One of the first signs of diabetes is having to pee really often. Trust me you don't want to become diabetic! Been there, am that. Family history of it? Over weight? You can check your blood glucose with a cheap meter from Wal-Mart, $15, Test strips $9 for 50. If it has been more than 4 hours since you ate your reading should be in the range of 70 to 120 "normal." If you check an hour after you ate it shouldn't be over 185. I've got half dozen meters mostly Wal-Mart a couple of expensive ones from big name drug companies that give very similar readings to the cheap Wal-Mart ones. Take care of that body, they don't sell replacements.
  10. Working with used wood

    There are a few big chestnut trees still growing at Arbor Lodge, Nebraska City. At least they were the last time I was there. Very isolated place for them.
  11. Anyone Heard of Pratco?

    Long ago a lot of the cheap tools were made/cast in Taiwan. Now most are cast in China. Powermatic has long been Chinese made. Long ago I bought a new PM 26 shaper. Tag said assembled from parts made in Taiwan. Looked identical to the old US made ones. Neither was what I would consider a quality tool. I sold the PM26 and replaced it with a used Gomad, (Polish made) far better. Taiwan made tools have increased in quality over the years. I'm old enough to remember when Made in Japan meant junk. Now some of the finest tools, you can not afford, are made in Japan.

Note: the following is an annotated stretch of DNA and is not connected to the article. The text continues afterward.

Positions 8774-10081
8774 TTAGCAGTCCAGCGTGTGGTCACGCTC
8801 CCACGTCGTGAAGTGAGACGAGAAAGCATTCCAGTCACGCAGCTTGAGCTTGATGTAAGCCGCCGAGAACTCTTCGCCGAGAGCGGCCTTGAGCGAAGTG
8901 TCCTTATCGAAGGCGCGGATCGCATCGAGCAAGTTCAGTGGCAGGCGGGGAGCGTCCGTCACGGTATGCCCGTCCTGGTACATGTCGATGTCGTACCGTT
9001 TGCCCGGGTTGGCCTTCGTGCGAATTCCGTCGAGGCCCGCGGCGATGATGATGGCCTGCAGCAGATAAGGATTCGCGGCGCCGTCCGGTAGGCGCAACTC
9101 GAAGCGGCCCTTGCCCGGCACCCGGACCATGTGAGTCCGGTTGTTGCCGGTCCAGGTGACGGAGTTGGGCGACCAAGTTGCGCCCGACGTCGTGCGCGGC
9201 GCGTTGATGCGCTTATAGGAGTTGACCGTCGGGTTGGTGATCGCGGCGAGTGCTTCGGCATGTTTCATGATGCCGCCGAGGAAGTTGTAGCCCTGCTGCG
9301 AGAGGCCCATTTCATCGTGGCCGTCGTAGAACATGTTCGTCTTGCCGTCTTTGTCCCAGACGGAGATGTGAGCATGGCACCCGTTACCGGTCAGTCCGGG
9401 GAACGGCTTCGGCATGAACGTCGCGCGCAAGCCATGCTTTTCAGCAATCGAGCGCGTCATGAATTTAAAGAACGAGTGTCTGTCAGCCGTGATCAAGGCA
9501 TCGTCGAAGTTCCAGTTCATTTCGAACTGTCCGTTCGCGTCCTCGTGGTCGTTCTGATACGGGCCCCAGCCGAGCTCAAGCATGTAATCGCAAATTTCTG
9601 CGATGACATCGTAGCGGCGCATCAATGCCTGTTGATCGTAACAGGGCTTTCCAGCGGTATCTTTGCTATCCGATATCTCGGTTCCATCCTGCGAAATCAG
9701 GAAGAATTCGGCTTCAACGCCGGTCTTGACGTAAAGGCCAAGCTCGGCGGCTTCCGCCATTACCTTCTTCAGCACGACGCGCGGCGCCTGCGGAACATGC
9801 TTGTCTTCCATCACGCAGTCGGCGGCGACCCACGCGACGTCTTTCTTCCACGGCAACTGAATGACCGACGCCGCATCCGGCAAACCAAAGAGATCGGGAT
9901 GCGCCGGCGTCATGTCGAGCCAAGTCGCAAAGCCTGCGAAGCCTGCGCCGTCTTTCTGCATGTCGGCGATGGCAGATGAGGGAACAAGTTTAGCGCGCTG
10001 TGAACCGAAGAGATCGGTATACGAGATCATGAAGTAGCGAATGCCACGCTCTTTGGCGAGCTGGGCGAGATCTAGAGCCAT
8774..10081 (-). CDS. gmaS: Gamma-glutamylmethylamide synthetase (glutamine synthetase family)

12. Working with used wood

    REDWOOD! Absolutely sure. I know the difference w/o ever looking at them, NOSE. And I don't lack experience, We typically process 500 to 1000 bd. ft./day. Many different kinds. Most of any one batch we've run was 35,000 bd. Ft. of quartered sepele. And yes, I'm sure it was sepele. Just had someone bring in some wood that he called Ambrosia. I told him it was soft maple and he didn't like it. He was sure he had an expensive exotic. OK, call it what you want. Used to be when we got beetle infected wood in it was used for the hidden parts. His wasn't even nicely colored. Some dull grey streaks. Tree had been dead for a very long time. What's the old saying - - A fool & his $ ....